Hopes of the first new cough treatment in 50 years as scientist invent pill that slashes symptoms

Hopes of the first new cough treatment in 50 years as scientist invent pill that slashes symptoms by two thirds

Doctors from University of Manchester trialled the new drug called gefapixantAided people with chronic cough – those who’ve had it for more than eight weeksTwice daily pill reduced frequency of coughing by 67% in two separate trials

Hopes of the first new cough treatment in 50 years were raised yesterday after scientists showed they could slash symptoms with a twice-daily pill.

Doctors from the University of Manchester showed a new drug called gefapixant could cut coughing by two thirds.

The treatment was shown in two trials to significantly aid people with chronic cough – those who have been coughing for more than eight weeks.

At the moment there is no way of treating these patients, some of whom have had a persistent cough for years.

In time researchers hope the drug will also be made available for the millions of people who suffer with a common cough.

Study leader Professor Jacky Smith, who treats patients at the Wythenshawe Hospital in Manchester, said: ‘This drug has exciting prospects for patients who suffer from the often distressing condition of chronic cough.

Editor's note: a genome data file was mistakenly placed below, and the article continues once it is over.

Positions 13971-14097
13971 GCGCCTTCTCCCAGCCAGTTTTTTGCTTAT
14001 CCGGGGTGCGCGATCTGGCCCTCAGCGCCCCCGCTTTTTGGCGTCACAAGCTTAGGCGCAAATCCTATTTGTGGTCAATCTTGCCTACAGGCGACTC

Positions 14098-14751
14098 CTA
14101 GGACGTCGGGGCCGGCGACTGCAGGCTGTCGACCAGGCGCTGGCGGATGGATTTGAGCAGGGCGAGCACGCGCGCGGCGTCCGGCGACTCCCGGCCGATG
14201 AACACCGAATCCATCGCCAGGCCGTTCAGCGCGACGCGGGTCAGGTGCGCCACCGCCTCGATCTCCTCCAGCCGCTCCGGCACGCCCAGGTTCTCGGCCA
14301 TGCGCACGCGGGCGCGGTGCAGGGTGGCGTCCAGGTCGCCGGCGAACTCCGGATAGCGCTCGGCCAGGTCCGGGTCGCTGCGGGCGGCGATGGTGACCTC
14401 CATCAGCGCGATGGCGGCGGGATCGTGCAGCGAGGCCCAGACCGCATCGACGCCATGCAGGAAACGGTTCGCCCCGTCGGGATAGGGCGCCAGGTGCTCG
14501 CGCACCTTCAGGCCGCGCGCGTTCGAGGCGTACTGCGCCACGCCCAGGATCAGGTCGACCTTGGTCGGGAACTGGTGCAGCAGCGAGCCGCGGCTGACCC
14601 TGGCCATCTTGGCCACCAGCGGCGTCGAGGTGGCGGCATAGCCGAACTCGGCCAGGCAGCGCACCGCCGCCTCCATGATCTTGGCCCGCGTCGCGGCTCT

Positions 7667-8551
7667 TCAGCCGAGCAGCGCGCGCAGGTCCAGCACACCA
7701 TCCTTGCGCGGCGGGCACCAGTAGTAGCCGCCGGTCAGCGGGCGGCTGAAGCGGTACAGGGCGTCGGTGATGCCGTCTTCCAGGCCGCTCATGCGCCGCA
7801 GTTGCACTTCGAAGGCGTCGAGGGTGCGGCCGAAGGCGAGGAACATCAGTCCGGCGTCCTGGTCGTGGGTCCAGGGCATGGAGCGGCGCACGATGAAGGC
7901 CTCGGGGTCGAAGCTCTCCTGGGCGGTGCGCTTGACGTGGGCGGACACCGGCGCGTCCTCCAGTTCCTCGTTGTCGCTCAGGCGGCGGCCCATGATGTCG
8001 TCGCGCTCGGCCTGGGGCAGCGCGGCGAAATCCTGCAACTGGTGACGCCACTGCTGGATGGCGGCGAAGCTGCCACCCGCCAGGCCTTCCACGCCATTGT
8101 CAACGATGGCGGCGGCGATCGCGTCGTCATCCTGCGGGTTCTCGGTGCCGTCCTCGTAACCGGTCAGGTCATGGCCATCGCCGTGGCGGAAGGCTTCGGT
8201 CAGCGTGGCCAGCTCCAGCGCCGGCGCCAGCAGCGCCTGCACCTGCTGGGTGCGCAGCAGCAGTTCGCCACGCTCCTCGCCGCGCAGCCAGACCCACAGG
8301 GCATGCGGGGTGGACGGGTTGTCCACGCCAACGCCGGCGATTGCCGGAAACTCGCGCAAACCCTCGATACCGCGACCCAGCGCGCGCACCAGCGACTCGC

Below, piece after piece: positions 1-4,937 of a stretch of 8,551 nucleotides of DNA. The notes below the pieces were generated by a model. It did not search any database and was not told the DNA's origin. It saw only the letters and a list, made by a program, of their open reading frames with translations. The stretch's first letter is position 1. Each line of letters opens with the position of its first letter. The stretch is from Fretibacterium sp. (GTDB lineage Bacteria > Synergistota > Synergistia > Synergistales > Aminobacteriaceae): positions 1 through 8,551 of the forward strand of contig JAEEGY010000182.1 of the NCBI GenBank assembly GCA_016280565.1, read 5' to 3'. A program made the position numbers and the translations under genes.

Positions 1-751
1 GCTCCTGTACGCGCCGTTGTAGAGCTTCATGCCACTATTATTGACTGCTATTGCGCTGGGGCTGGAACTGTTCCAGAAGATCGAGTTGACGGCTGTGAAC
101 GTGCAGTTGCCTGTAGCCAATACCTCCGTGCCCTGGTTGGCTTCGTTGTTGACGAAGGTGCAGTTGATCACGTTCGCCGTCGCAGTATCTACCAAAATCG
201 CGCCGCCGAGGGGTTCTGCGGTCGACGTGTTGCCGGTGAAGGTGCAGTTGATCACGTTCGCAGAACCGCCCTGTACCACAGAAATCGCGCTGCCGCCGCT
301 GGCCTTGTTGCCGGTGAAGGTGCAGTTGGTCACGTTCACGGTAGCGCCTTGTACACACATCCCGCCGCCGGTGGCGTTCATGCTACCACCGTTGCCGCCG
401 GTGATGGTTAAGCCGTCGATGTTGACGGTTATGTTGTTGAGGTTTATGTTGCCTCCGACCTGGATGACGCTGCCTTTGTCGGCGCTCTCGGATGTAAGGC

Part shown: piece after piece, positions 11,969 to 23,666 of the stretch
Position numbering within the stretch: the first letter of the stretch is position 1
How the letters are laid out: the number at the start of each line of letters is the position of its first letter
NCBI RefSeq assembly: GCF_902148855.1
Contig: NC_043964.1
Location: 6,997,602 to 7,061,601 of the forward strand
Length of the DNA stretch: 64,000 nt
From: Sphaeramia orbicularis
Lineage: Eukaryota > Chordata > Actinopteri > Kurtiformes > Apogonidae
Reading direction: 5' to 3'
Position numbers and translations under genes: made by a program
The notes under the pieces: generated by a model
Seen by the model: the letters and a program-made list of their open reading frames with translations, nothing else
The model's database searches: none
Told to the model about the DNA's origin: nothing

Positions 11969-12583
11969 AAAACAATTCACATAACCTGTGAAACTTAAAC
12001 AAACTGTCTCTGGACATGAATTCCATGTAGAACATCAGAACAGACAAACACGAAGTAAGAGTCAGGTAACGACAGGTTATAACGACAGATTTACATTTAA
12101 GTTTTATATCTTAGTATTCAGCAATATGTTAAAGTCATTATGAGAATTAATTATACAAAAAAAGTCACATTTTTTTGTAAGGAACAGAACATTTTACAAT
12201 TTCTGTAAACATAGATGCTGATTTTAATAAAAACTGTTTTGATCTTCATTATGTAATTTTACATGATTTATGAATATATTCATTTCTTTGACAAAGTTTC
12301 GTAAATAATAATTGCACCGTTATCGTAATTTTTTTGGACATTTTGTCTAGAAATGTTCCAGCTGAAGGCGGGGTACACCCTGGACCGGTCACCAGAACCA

Hopes of the first new cough treatment in 50 years were raised yesterday after scientists showed they could cut coughing by two thirds with a new drug called gefapixant

‘Effective treatments for cough are a significant unmet clinical need and no new therapies approved in over 50 years.

‘Billions of pounds are spent annually on over-the-counter cough and cold medicines despite a lack of evidence to support their efficacy, concerns about the potential for abuse and risk of harm in overdose.’

A trial of 253 patients, published in the respected Lancet Respiratory Medicine journal, showed a 50mg dose of the drug reduced the frequency of coughing by 67 per cent from before patients starting taking the pills.

HOW DOES GEFAPIXANT WORK?

The drug, taken in pill form, works by blocking the throat nerve which triggers the cough reflex. 

Most people who have unexplained coughs are thought to have a hypersensitive cough nerve, meaning they hack and cough at the slightest irritation.

At the moment the only treatments are cough syrups, which ease the discomfort in the throat, or powerful painkillers such as codeine, which come with severe side effects. 

A trial of 253 patients, published in the respected Lancet Respiratory Medicine journal, showed a 50mg dose of the drug reduced the frequency of coughing by 67 per cent from before patients starting taking the pills. 

The researchers were surprised to see that those who took a dummy ‘placebo’ pill also saw their cough incidence reduced by 30 per cent – meaning the drug was only 37 per cent better than placebo. 



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